Fancher said the project also includes a muted tidal basin, a pocket muted tidal basin, nesting habitat islands, an ocean inlet, an entrance jetty, shoreline and bridge revetments, an ebb shoal, a Pacific coast highway bridge and retaining walls, an oil service bridge, and a groundwater barrier.
He explained that the 180-acre (72.3 ha) muted tidal basin was created using three custom-designed water control structure connections between the full tidal basin and the muted tidal basin.
These water control structures consist of flap gates, sluice gates and self-regulating tide gates to regulate the tidal influence. Additional site modifications included improvements for tidal channels and overflow structures.
Continuing, he said that the pocket muted tidal basin is an isolated pocket of land on the north side of the East Garden Grove Wintersburg Flood Control Channel that formed the northern boundary of the project.
Hydraulic connections, consisting of two parallel box culverts, were installed under the mesa slope into the outer Bolsa Bay adjacent to the tide gates of the adjacent flood control channel.
In addition, he noted, three nesting areas were created on 20 acres (8 ha) within the site for federally listed endangered species. Nesting areas were constructed using 366,000 cu. yds. of material excavated from the full tidal basin at elevations from 4 to 10 ft. (1.2 to 3 m).
Fancher said an ocean inlet also was constructed to the full tidal basin that was 350 ft. (106.7 m) in width between the levee crests and encompass an area of approximately 3.7 acres (1.5 ha) when it was completed. As the inlet was excavated, he continued, approximately 190,000 cu. yds. (145,265 cu m) of sand was placed on the adjacent state beach for beach nourishment purposes.
Fancher said that to stabilize the inlet, two stone jetties were constructed to prevent the entrance channel from closing. Each jetty is about 350 ft. (106.6 m) long, running from the Pacific Coast Highway to the jetty tips. Each jetty is nearly 100 ft. (30.5 m) at its base. The amount of rock in the inlet, jetty and under the bridge totals approximately 72,000 tons (65,317 t). Armor stones, ranging from 6 to 8 tons (5.4 to 7.3 t) each, were used on the ocean-exposed jetty tops.
In addition, rock bank protection was placed inside the inlet east of the bridge for erosion protection in the flood shoal of the full tidal basin. The total amount of rock in these is approximately 138,000 tons (125,191 t).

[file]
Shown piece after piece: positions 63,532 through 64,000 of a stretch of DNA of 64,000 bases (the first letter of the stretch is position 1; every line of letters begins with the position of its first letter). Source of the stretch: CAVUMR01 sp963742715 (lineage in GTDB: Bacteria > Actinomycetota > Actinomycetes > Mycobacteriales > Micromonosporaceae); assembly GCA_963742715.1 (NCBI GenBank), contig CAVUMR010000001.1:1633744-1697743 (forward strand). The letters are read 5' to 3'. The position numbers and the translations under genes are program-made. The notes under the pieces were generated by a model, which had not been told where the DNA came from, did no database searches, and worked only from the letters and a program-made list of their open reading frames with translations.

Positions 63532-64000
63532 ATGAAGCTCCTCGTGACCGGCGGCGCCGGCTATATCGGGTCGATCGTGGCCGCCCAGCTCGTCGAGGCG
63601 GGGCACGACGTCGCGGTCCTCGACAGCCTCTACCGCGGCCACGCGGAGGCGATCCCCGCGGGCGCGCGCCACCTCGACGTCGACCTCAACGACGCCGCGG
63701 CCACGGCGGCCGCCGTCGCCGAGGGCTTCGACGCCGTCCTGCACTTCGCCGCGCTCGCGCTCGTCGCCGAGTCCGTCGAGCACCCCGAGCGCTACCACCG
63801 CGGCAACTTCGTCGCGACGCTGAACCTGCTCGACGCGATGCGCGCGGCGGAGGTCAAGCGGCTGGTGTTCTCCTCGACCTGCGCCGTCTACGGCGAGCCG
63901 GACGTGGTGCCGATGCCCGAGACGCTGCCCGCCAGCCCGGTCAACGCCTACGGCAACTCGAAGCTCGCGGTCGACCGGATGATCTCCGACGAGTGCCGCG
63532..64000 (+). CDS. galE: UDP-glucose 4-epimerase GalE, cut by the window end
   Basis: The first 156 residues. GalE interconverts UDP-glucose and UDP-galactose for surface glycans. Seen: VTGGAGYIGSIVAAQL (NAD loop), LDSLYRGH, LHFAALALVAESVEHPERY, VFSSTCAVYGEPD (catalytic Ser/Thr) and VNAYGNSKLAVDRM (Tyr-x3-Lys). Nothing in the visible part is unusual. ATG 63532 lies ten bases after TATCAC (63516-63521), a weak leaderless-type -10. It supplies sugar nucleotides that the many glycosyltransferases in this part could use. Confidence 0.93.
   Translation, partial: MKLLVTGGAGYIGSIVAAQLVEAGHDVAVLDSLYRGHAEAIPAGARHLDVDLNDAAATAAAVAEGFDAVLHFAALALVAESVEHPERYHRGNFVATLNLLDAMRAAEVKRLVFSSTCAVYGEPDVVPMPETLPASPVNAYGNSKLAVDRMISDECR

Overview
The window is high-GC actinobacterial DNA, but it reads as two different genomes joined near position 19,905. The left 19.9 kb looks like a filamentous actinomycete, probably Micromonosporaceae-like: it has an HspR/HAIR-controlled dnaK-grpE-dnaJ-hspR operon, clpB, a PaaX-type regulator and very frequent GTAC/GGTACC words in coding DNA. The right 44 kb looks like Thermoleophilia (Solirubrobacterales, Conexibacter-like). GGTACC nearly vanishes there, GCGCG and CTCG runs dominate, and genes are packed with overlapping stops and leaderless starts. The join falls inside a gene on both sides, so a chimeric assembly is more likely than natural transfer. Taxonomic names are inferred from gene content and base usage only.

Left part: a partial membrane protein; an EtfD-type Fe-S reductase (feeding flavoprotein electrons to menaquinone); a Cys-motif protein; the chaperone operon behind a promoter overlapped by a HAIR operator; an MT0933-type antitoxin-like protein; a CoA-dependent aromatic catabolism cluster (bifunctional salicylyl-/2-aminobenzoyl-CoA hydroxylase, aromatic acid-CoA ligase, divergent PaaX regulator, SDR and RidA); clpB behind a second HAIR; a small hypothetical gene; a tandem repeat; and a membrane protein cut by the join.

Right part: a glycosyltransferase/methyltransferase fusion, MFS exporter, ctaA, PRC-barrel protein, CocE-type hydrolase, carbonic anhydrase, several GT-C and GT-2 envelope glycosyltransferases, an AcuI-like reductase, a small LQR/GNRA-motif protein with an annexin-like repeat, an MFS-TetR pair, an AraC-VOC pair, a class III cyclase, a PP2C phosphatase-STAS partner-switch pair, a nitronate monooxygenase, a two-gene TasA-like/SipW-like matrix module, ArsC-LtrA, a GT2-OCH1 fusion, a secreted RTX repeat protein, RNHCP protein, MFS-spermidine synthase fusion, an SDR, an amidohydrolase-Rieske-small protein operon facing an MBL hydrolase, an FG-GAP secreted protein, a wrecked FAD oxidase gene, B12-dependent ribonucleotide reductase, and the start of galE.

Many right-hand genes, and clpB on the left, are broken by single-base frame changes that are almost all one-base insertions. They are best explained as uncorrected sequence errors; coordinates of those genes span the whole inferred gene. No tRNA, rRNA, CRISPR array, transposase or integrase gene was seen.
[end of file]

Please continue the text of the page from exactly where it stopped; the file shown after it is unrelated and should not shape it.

To stabilize the down-coast region near Huntington Cliffs from the loss of the existing beach, assure sand movement along the beach and maintain beach stability, an ebb shoal was constructed just outside the inlet mouth surf zone.
The equilibrium volume of the ebb shoal consists of 620,000 cu. yds. (474,024 cu m) of sandy material, Fancher continued. About 850,000 cu. yds. (649,871 cu m) of sandy material from the full tidal basin was placed in the ebb shoal location over approximately 45 acres (18 ha) of soft bottom substrate using a hydraulic dredge.
Furthermore, Fancher said, a new bridge was constructed along the existing Pacific Coast Highway alignment parallel to Bolsa Chica State Beach. The bridge has four traffic lanes and a physically separate safety vehicle/bicycle path for the local beach traffic along the Bolsa Chica State Beach.
Continuing, he said that roadway drainage improvements were constructed in the inlet/Pacific Coast Highway Bridge vicinity. Retaining walls were used to minimize land requirements along the west side of the bridge.
Fancher said the bridge structure is a 10-span, cast-in-place deck slab structure that is 420 ft. (128 m) long and supported on driven pre-stressed concrete piles that range from 18- to 24-in. (45.7 to 61 cm) in diameter. Each has a 70-ton (63.5 t) capacity, he added, noting that construction of the Pacific Coast Highway Bridge, included maintenance of four lanes of traffic during construction by using a detour along the inland edge of the existing right of way.
Fancher also said that in order to maintain existing oil field operations on a parcel isolated by the new ocean inlet, a two-lane oil service bridge was built over the new inlet parallel to the Pacific Coast Highway Bridge.
This bridge structure also consisted of a 10-span, cast-in-place deck slab structure that is 420 ft. (128 m) long and supported on driven concrete piles with the same standards as those used for the Pacific Coast Highway Bridge.
The two-lane structure also includes a 9.8-ft. (3 m) wide utility platform that accommodates production lines for oil field operations, including oil, gas and water lines in casings.